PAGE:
Mordheim: City of the Damned is an adaptation of the cult classic Warhammer game of the same name. Mordheim was a city that worshipped the god Sigmar and took an incoming comet as a sign of his favor — right up the point the comet crashed into the city. Now it's a dead city that's inhabited by evil forces of chaos and home to rare and valuable materials brought by the comet. Warbands from across the land have ventured to Mordheim to collect the valuables, but there isn't enough to go around, so the city has become a battlefield.
Our demo at E3 2014 gave us a glimpse into a battle between the Skavens and the Sisters of Sigmar. The core is a combination of strategy and RPG elements. You have a third-person camera and move your units in real time, although what we saw of the demo implied that was about the extent of action-based elements. Mordheim is a strategy-RPG, so units battle in large procedurally generated city maps to slay the other side. There are going to be multiple groups available beyond the Skavens and the Sisters of Sigmar; among those mentioned were the human mercenaries and the Cult of the Possessed.
You have two kinds of points to spend. Blue points are "strategy points" and were primarily used in the demo for movement. You spend one point to move a certain distance across the battlefield. You also have red points, called offensive points, which you spend to perform combat actions. Spending points carefully is an essential part of the game. In our demo, we could see how easy it was to overcommit to an action. Move your character too far, and you're in a dangerous position when your turn ends without the points to capitalize on it. There are other things you can spend points on. The game is turn-based, with unit initiative determining the order in which units go, so if you want, you can spend a strategy point to delay the turn until it's more opportune. You can also spend an offense point to go into a guard stance, which allows you to counterattack if attacked.
Positioning and area control are extremely important in Mordheim. It's important to be in a safe place where enemies can't get to you, but beyond that, it's necessary to consider how dangerous a fight can be. If a unit is surrounded by opposing forces, it also has to make a special "All Alone" check or be victim to additional attacks. The city is a dangerous place, and your enemies are not the only danger you'll face. There are hidden traps and dangers along the map, such as poison gas-spewing statues or arrow traps. These can damage anyone on the map and require special perception-focused characters to notice. A clever player can set it up so an unknowing enemy runs into a trap. On the other hand, we saw several incautious units in our demo get accidentally gassed and lose health and valuable strategy points.
Successful combat actions also have a pretty important influence on both your short- and long-term success. The better you're doing in combat, the higher your team's combat morale rises. On the other hand, getting ambushed, critically attacked or injured will lower morale. Morale is an alternate victory target to aim for. If you can get morale high enough, your enemies will be routed, which makes them retreat from the battlefield. Of course, the same can apply to the enemy if you're not careful.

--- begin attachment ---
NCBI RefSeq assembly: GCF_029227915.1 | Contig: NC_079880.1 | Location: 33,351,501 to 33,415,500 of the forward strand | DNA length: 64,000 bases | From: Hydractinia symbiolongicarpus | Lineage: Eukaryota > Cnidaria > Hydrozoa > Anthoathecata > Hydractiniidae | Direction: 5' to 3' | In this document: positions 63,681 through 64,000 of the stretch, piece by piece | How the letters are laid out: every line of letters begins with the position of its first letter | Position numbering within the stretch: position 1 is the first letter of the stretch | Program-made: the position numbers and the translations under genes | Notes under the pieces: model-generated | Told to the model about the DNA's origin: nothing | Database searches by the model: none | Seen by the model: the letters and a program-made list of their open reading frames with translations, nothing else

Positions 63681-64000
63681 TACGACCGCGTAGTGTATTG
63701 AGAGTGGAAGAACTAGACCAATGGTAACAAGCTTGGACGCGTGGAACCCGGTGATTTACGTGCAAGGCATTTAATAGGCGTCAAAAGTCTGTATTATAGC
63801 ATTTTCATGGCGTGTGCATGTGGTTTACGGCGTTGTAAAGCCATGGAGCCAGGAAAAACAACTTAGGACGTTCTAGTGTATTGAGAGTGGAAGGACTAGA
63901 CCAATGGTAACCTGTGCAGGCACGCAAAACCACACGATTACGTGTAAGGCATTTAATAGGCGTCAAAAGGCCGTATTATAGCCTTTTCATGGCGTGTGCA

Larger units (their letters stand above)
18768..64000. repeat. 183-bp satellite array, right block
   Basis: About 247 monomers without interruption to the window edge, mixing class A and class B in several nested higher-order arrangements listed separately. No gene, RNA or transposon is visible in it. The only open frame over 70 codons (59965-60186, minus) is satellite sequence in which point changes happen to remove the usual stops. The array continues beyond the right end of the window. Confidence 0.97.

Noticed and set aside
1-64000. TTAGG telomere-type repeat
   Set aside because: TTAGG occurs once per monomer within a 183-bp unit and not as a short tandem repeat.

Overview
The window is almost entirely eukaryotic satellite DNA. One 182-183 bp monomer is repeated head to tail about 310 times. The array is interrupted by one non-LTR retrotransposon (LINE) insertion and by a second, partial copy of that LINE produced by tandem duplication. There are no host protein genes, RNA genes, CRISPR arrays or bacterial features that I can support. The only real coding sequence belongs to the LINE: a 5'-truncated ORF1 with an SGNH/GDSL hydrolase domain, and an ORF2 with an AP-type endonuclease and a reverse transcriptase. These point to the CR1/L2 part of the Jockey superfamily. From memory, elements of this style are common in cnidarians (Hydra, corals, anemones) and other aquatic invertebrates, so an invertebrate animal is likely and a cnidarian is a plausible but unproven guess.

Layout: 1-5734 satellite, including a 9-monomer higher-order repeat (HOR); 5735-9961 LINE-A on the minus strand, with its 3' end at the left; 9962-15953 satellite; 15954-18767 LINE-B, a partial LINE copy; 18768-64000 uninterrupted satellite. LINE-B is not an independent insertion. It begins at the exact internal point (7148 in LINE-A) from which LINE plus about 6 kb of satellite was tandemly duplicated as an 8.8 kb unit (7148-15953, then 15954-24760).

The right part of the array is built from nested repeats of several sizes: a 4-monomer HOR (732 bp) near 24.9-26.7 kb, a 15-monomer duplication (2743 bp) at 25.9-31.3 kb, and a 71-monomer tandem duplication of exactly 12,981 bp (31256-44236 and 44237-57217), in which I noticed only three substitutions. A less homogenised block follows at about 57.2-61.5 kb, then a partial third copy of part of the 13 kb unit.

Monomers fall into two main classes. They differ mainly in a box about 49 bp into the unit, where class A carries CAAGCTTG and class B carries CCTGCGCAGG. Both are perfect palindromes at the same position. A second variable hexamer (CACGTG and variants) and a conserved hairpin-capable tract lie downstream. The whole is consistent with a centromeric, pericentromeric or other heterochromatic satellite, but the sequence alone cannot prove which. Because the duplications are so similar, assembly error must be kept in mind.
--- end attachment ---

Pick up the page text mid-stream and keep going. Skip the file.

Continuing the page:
Characters don't just die instantly when defeated. Death is a possibility, but a character can also lose an arm, be blinded, or suffer other debilitating injuries. You can't recover from these injuries, which persist from battle to battle. This can be devastating if a particularly good or long-lived unit suffers a serious injury. A unit can even suffer multiple injuries, although after a certain point, it is more useful to retire a unit than to depend on limbless, blind soldiers. Injuries are also reflected on the character models, so you'll know at a glance how many battle scars a soldier has earned. Since units level up as they fight and can gain powerful pieces of equipment, you'll want to balance having an injured soldier on the field versus the advantage of their experience.
One of the big things that sets apart Mordheim from most other recent tactical RPGs is the emphasis on success and failure. Much like the Warhammer game on which it is based, dice rolls play a big part in the gameplay. What little we saw of the mechanics gave us a glimpse at how much chance and fate can impact the battle outcome. You have an invisible dice roll that goes off when you attack or defend, but that is one of the many things that are determined by chance. For example, we saw a huge ogre-like monster that was nearly unstoppable in battle but limited by low intelligence. He had to make a stupidity roll at the start of every round to be properly ordered, although positioning a leader-type character near him would boost his success rate. Being poisoned, surrounded by enemies, and climbing or jumping off a ledge has an associated roll. It adds an extra sense of danger to every action and will feel familiar to those who played the Warhammer tabletop game.
Mordheim: City of the Damned looks to be an interesting adaptation of the board game. It attempts to meld Warhammer RPG stylings with video game mechanics. The demo made it look like a fast-paced, hardcore strategy-RPG with an emphasis on positioning and area control. The developer, Rogue Factor, was also very clear that it's putting a lot of effort into keeping the game faithful to the Warhammer universe lore. Mordheim: City of the Damned is coming exclusively to PC in Q4 2014.
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